Purpose – Sustainability is increasingly becoming an essential aspect of technological innovations. In addition, the diffusion of sustainable new technology-based products appears to be uneven across the globe. The authors examine the effect of three country-level Hofstede measures of culture and two national-level innovation characteristics on the diffusion of Sustainable New Technology-based Products (SNTP).
Design/methodology/approach – Regression and Necessary Conditions Analysis were used to analyze a panel dataset of electric and hybrid vehicles sales from 2008 to 2017 across 89 countries.
Findings – Results suggest Long-Term Orientation (LTO) was correlated with SNTP diffusion, Indulgence (IVR) was partially correlated with SNTP diffusion and was also a necessary condition. Surprisingly, Uncertainty Avoidance (UAI) was not correlated with SNTP diffusion. In addition, a national proclivity for developing innovations and a history of utilizing prior generic innovations were both correlated and necessary for SNTP diffusion.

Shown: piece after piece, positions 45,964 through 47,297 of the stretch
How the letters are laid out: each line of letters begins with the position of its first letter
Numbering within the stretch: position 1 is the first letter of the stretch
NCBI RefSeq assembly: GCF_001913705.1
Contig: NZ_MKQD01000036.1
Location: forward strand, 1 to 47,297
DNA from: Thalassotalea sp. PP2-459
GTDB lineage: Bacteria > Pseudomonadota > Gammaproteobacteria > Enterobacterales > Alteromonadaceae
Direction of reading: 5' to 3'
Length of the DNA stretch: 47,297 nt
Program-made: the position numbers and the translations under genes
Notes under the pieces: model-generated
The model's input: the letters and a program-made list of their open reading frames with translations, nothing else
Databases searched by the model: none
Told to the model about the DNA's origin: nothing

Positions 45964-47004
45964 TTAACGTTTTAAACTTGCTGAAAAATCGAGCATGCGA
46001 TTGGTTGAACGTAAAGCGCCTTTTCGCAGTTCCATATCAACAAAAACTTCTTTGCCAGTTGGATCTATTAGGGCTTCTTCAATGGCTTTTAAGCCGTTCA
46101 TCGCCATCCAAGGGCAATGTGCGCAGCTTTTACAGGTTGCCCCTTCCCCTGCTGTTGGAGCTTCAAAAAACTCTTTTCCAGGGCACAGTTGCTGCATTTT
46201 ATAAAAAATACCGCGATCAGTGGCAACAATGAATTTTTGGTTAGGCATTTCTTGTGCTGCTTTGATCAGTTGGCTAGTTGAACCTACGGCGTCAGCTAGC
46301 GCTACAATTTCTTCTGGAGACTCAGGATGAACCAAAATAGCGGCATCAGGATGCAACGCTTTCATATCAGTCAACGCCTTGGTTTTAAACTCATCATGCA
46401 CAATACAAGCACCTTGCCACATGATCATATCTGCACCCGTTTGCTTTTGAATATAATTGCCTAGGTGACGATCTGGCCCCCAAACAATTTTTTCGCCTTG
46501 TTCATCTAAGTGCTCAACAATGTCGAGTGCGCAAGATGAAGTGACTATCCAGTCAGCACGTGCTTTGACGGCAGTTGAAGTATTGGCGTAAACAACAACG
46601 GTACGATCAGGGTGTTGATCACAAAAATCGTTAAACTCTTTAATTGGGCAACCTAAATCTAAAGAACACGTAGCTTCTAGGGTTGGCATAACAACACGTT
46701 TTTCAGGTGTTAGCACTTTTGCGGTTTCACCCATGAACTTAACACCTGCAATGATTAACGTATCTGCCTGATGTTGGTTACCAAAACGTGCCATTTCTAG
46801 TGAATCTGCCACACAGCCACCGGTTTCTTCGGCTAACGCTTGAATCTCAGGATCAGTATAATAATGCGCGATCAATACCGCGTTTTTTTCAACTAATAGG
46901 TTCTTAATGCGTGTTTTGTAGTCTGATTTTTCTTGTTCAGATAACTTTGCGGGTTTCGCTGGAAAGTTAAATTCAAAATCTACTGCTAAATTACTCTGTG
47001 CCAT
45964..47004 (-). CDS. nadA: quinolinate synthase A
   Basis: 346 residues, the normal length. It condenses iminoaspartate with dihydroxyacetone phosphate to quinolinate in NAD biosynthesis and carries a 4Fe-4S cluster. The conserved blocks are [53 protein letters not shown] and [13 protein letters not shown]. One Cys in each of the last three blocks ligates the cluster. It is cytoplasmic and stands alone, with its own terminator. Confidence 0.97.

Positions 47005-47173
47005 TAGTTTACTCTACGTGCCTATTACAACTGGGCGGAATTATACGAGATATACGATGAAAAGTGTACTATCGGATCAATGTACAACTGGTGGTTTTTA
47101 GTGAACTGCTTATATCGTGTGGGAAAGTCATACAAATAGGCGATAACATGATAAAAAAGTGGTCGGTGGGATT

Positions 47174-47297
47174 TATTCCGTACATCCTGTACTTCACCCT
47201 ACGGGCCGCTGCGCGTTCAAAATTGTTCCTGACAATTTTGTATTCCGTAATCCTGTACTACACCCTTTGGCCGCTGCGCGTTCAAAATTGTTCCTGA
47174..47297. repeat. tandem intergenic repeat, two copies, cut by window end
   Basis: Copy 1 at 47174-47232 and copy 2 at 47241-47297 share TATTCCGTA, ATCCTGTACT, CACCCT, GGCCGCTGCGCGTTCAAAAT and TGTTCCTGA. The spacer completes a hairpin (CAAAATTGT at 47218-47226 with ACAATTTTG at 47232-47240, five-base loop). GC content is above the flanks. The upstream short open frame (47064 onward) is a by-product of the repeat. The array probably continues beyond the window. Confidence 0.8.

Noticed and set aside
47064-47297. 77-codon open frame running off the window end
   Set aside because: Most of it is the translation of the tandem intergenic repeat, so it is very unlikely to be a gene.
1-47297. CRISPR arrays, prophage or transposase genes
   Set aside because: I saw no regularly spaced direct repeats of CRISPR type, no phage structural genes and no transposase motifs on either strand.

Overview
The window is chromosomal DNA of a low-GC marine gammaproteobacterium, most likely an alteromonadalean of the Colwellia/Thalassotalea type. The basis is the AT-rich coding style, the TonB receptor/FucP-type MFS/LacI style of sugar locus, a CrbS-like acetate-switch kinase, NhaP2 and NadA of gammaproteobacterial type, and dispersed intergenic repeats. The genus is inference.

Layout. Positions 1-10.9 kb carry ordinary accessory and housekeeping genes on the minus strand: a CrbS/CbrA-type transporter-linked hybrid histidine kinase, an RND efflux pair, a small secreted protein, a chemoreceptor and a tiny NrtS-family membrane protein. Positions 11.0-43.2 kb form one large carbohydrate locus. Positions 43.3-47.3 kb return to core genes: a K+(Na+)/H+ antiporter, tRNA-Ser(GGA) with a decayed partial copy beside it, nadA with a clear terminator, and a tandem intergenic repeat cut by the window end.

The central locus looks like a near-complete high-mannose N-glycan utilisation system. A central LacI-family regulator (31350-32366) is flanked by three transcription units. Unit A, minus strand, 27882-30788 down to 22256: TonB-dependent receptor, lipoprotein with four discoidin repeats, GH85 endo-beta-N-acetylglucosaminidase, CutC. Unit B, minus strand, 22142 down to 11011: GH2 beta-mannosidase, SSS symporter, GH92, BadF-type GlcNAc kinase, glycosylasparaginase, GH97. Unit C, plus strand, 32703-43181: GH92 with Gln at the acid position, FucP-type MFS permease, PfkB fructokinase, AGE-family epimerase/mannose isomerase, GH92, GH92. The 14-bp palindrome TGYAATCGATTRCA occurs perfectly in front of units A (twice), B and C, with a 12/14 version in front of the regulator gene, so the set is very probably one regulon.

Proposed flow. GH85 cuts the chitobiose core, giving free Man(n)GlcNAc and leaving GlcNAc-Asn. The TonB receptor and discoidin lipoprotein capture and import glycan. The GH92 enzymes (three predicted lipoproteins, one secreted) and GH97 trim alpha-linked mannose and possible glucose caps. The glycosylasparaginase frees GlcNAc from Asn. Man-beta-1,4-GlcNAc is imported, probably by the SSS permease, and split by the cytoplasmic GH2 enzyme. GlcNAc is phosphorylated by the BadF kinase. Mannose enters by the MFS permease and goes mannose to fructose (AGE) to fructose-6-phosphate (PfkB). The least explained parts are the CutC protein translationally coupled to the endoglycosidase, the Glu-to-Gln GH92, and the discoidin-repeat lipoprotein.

Originality/value – This paper measures the impact of several macro-level variables (culture and other innovation related characteristics of countries) on SNTP diffusion. In addition to regression analyses to measure the average effect size, the authors conduct Necessary Conditions Analysis, which assesses the necessity of a variable for the outcome. These insights may help multinational companies better strategize entry decisions for international markets and aid governments in formulating more effective policies by recognizing and accommodating the influences of national culture and innovation attitudes.
Creative Commons License
This work is licensed under a Creative Commons Attribution 4.0 International License.
Jaiswal, Mayank and Zane, Lee
"National Culture and Attitudes’ Impact on Diffusion of Sustainable New Technology-based Products,"
New England Journal of Entrepreneurship: Vol. 25:
1, Article 2.
Available at: https://digitalcommons.sacredheart.edu/neje/vol25/iss1/2